SAMANTHA FISCHER ’18
Those who attended Relay for Life’s “Battle of the Bands” event at the Mill last Friday night were treated to a number of great performances, but one group in particular stood out (and not just because of the out of nowhere Jack Black tribute).
The eclectic band, formerly known as Guacamole Shmear, is comprised of three Trinity students: senior bassist Andrew Houseman, junior drummer Alex Rusbarsky, and junior guitarist and lead vocalist Sam Shield. They first started playing together informally in the Fall of 2014 and have been jamming ever since.
Trinity Tripod: So the Knutsons…how did you come up with that name?
Alex Rusbarsky: There came a point when we just needed another name, and then I just got it in my head that it’s gotta be a Big Lebowski reference, ‘so help me god it has to be a Big Lebowski reference’ and it’s been our name since the Fall 2015 semester.
TT: Any reason for the change?
Sam Shield: We are not tied down to anything, pretty much –if you put us down as anything– we are just, like, a trio that’s really open to playing with other people and bringing anyone into our shows.
TT: How would you describe your sound?
AR: We try to hold it down and also just mess around while bringing something new every time.
AH: At our first show of the year, The Welcome Back Weekend here, we were doing some hard-rocking, indie-rocking, punk-rocking…
SS: We played with another person for that show, which is cool because every time we play with someone new we have different sound or a different flavor.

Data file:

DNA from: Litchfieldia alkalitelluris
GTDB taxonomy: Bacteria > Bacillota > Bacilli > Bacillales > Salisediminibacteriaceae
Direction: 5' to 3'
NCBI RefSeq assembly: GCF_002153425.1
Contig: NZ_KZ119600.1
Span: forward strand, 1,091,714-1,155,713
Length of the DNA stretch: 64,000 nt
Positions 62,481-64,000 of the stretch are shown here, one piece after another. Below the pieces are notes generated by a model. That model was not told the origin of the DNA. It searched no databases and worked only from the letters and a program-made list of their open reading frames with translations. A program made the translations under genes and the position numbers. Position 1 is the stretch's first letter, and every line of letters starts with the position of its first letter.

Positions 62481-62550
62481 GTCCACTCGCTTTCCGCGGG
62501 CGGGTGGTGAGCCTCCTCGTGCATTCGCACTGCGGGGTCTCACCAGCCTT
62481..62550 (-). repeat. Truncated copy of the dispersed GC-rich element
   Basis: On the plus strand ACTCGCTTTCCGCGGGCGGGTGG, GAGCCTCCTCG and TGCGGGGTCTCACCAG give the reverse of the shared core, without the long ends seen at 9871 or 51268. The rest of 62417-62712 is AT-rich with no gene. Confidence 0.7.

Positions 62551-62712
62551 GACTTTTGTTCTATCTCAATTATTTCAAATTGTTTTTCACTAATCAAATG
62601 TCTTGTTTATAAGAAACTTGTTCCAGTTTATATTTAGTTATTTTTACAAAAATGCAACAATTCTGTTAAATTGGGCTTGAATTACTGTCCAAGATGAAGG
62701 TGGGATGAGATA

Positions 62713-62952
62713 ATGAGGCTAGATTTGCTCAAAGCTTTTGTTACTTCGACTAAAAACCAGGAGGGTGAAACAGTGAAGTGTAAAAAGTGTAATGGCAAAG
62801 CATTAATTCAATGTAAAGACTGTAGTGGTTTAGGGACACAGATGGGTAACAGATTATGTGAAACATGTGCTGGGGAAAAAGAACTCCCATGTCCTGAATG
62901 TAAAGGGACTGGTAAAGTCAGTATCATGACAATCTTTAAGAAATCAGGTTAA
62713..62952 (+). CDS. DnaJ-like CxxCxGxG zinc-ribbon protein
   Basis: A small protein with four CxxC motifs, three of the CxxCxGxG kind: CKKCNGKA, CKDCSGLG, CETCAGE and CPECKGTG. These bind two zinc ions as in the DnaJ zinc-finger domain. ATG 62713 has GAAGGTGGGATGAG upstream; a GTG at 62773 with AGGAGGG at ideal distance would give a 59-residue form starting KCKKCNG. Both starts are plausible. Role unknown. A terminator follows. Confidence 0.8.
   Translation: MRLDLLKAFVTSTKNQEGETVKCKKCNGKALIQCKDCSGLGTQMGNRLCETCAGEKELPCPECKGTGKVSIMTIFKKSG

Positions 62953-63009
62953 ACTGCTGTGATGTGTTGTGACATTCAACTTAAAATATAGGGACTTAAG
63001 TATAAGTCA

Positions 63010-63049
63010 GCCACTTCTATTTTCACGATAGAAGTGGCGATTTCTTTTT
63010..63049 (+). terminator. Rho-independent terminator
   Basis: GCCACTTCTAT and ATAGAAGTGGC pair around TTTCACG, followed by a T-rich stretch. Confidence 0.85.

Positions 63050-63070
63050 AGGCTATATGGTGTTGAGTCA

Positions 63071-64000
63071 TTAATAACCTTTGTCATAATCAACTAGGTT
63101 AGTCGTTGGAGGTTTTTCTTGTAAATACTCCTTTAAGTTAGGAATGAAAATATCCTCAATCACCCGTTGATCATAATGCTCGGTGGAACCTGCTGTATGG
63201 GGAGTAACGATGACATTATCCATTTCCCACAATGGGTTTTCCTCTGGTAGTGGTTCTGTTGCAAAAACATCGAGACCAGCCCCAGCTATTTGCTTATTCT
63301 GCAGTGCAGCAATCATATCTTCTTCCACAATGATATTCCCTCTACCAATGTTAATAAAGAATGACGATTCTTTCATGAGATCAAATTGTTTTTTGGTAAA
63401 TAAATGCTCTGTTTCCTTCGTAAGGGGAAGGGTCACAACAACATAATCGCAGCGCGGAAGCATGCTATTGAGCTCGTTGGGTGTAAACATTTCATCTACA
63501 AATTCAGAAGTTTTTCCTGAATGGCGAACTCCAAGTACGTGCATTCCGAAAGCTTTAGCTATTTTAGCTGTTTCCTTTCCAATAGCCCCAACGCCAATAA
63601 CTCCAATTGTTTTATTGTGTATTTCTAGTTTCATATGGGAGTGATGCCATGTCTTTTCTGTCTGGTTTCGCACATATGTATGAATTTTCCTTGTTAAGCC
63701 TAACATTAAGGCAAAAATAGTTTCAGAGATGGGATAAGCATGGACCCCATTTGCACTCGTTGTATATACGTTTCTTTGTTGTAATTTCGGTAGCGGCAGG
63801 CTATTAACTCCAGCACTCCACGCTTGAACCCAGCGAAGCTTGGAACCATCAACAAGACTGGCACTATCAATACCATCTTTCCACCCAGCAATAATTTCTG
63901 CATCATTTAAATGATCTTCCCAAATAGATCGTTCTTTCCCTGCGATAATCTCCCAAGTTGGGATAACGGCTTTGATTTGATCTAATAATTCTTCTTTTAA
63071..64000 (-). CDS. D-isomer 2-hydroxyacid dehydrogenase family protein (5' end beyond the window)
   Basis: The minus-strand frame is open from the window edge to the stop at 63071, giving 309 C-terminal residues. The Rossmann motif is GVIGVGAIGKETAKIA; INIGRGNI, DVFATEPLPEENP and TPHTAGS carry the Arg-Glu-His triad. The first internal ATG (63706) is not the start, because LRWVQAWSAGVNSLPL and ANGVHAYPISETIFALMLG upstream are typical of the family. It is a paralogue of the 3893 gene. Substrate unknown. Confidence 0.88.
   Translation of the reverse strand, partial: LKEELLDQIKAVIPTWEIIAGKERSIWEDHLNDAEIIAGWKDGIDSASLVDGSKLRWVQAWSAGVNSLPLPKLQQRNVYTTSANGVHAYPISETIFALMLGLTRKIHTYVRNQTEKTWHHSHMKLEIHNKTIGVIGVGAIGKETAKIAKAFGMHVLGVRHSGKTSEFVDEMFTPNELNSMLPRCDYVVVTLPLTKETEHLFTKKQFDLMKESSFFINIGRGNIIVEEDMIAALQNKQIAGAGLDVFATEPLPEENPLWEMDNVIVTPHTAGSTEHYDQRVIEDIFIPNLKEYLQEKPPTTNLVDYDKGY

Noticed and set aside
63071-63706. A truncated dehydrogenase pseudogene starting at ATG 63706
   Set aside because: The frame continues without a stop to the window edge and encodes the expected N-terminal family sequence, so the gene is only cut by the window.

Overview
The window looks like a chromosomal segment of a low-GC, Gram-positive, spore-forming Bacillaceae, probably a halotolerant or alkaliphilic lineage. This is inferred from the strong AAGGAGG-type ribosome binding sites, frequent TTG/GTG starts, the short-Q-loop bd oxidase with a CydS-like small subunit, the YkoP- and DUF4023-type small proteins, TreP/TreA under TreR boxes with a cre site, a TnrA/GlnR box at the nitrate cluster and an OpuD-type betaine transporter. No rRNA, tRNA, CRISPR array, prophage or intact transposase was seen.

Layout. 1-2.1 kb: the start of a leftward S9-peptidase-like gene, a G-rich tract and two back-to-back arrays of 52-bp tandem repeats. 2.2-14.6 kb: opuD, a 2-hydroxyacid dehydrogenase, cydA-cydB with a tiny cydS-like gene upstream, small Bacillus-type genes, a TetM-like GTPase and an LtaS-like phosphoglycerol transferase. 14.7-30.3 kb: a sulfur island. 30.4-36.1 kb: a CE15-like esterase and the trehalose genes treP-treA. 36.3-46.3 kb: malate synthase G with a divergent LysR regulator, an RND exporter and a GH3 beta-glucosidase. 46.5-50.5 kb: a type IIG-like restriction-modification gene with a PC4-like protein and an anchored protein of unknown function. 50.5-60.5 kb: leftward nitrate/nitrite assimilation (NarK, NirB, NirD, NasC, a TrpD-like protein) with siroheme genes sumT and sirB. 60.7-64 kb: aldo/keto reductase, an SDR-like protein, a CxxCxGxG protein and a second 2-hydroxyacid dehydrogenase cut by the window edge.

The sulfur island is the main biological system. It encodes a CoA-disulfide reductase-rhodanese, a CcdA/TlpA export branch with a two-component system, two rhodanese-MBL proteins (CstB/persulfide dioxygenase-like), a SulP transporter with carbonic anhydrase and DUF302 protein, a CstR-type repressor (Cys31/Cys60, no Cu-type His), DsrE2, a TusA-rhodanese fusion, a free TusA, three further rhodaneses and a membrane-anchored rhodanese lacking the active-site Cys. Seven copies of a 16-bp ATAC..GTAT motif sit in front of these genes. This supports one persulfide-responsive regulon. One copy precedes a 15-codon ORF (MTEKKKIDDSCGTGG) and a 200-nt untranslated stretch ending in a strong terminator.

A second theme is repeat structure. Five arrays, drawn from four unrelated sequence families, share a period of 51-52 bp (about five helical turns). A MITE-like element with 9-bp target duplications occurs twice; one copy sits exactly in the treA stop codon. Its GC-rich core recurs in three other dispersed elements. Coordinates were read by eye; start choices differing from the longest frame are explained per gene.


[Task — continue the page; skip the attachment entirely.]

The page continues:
AR: Yes- that was a surprising hit. But we definitely don’t sound the same now as we did at that show, right now we are doing a bit more psychedelic-funk punk.
TT: What are your roles within the band?
AH: We don’t really think of it that formally, it’s just really a collaborative effort and everyone brings their own thing in.
SS: I guess my role in the band is that I’m the guitarist and I try to keep it fun and positive.
AR: Also, he’s the writer of the group. He writes, like, 90-100% of our original riffs.
AH: Yeah he’s the riff-master, and I’m the pick-master.
AR: I’m the drummer and for me that’s just keeping the beat cool. But there’s always something more you can do, and I try to do that.
SS: Yeah, you could say that one of Alex’s roles is also to make sure we practice.
TT: This is the first time in a while you all have been in the same place at once. How do you manage to sound so fluid and in sync?
AR: Over the summer we were just like ‘we need to record something’ but we were all in different time zones. So we did a lot of recording on line, and just shared it with each other.
SS: On one recording the drums, the guitar and the bass were basically recorded on three different continents.
AH: Also we practice a lot.
SS: Yeah we practice anywhere from 3-5 times a week.
AH: It’s very important that we all come together and practice.
AR: We’re pretty dedicated to practicing and it is easier with only 3 people. And practicing is fun, if we’re practicing and not having fun there’d be no point to it.
SS: If it’s not fun then it definitely has an impact on our sound.
AH: We’re always available, so book us for any gig!
It’s one thing to read about the Knutsons, but to truly understand their sound and style you have to hear them live. As Alex concluded “everything really does come together in the end.”
You can listen to the Knutsons on SoundCloud, but definitely take the opportunity to see the band live. The Knutsons will appear at a number of different places, from performing their latest at the Mill to playing background jazz at the Scholarship Dinner, and they are always available to do events.
SAMANTHA FISCHER ’18